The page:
Tim Cook on post-Jobs era after being named Fortune’s ‘World’s Greatest Leader’

It’s officially Tim Cook’s era at Apple as Fortune has named the Apple CEO the ‘World’s Greatest Leader’. After winning the coveted tittle, Cook gave an interview to Fortune in which he reflected on a post-Jobs era and shared interesting tidbits on what it’s like to cope with the pressure that comes with leading such a huge company as Apple.

While there has been plenty of positives, it hasn’t always been a smooth road. From hiccups like the fallout of GT Advanced Technologies, to the less-than-stellar launch of Apple Maps, there have been things that Apple, and Cook, have had to overcome to see what’s beyond. That even includes the hiring of John Browett as Apple’s Chief of Retail, which lasted only six months. According to Cook, Browett’s outing at Apple was a reminder that fitting in culturally at the company is just as important as anything else.

“I don’t need your vote. I have to feel myself doing what’s right,” Cook continued. “If I’m the arbiter of that instead of letting the guy on TV be that or someone who doesn’t know me at all, then I think that’s a much better way to live.”

“I have thick skin,” he says, “but it got thicker.”

Cook continues:
What I learned after Steve passed away, what I had known only at a theoretical level, an academic level maybe, was that he was an incredible heat shield for us, his executive team. None of us probably appreciated that enough because it’s not something we were fixated on.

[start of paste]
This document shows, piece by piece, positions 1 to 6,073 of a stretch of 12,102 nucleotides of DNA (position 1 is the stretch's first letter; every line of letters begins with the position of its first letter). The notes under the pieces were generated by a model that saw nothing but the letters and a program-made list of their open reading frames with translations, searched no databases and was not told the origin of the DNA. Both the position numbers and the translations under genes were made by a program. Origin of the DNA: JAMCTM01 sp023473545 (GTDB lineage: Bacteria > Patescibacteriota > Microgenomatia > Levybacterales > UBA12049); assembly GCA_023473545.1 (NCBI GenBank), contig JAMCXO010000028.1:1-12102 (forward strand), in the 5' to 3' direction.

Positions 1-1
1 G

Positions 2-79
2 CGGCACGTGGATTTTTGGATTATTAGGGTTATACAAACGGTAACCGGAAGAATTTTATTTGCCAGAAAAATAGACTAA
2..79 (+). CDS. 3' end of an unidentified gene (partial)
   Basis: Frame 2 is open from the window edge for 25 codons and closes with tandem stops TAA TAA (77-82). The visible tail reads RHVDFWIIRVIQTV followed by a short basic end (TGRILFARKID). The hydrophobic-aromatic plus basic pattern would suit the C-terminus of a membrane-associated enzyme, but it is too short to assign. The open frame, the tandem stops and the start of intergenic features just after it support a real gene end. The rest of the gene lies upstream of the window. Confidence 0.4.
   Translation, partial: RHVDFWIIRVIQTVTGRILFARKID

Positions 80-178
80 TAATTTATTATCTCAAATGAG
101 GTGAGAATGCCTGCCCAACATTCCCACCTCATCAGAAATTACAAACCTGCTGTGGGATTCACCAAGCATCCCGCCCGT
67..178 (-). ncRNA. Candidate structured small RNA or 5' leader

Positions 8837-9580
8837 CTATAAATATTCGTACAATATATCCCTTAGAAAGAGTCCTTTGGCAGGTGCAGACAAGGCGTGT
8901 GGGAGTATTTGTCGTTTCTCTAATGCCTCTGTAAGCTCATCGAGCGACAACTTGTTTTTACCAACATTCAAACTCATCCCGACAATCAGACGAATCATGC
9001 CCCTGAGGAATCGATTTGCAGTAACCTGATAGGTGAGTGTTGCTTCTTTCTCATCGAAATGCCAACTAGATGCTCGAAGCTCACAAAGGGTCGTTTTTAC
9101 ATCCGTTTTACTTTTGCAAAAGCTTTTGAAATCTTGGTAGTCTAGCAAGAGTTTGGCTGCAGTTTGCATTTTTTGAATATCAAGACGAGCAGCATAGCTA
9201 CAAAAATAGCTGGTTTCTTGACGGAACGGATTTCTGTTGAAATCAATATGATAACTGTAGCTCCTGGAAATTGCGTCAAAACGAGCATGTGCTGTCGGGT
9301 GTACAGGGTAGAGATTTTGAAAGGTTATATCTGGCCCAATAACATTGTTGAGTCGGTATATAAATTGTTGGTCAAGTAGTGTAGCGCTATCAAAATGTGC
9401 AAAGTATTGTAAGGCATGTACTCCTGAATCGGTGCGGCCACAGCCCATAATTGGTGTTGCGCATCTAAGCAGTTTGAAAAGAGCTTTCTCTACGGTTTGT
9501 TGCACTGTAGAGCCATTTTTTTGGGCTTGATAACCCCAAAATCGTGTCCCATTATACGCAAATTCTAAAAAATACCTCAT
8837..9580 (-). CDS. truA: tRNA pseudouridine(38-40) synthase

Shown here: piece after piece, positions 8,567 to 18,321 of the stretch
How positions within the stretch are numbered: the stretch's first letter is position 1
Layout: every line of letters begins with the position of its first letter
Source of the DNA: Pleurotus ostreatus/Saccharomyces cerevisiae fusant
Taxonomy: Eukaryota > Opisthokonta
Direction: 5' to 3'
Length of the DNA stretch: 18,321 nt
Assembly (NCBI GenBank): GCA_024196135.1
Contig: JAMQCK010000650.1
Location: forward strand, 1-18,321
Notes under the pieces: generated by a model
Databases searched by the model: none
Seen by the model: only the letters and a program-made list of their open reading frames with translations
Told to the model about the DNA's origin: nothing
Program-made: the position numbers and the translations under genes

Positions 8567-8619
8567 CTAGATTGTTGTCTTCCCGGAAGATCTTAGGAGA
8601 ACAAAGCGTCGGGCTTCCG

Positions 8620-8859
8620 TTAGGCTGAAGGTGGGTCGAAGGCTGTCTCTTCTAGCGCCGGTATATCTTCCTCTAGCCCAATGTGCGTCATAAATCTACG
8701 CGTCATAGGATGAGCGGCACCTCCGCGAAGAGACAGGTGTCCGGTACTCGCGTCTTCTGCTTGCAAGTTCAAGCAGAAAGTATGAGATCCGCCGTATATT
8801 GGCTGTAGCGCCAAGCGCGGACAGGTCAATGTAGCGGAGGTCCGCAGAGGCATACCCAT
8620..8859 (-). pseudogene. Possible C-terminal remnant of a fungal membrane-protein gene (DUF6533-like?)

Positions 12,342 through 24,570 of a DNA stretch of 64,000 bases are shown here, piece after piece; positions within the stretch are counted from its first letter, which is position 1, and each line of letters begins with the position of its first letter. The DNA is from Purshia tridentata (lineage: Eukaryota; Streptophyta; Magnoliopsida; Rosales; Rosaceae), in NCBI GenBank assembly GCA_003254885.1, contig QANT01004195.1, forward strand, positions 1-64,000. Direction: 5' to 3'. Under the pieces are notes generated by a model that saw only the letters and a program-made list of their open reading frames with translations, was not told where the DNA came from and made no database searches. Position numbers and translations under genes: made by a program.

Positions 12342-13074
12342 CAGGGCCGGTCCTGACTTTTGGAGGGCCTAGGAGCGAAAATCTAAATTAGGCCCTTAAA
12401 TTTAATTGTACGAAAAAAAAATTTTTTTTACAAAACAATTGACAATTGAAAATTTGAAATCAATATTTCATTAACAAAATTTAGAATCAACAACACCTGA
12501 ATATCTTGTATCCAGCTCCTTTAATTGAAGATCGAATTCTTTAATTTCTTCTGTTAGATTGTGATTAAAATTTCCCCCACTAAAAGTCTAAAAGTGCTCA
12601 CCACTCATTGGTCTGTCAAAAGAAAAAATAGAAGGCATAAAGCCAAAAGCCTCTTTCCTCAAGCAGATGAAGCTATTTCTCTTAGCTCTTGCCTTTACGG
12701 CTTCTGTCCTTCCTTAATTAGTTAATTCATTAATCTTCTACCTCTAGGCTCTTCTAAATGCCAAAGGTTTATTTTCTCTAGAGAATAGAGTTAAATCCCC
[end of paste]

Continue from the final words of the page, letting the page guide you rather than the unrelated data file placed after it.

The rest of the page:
We were fixated on our products and running the business. But he really took any kind of spears that were thrown. He took the praise as well. But to be honest, the intensity was more than I would ever have expected.
“That was a reminder to me of the critical importance of cultural fit, and that it takes some time to learn that,” he says. As CEO, “you’re engaged in so many things that each particular thing gets a little less attention. You need to be able to operate on shorter cycles, less data points, less knowledge, less facts. When you’re an engineer, you want to analyze things a lot. But if you believe that the most important data points are people, then you have to make conclusions in relatively short order. Because you want to push the people who are doing great. And you want to either develop the people who are not or, in a worst case, they need to be somewhere else.“ 
Fortune‘s full profile of Tim Cook will be published within the April 2015 issue, and based on these brief snippets, it will surely be an interesting read. 

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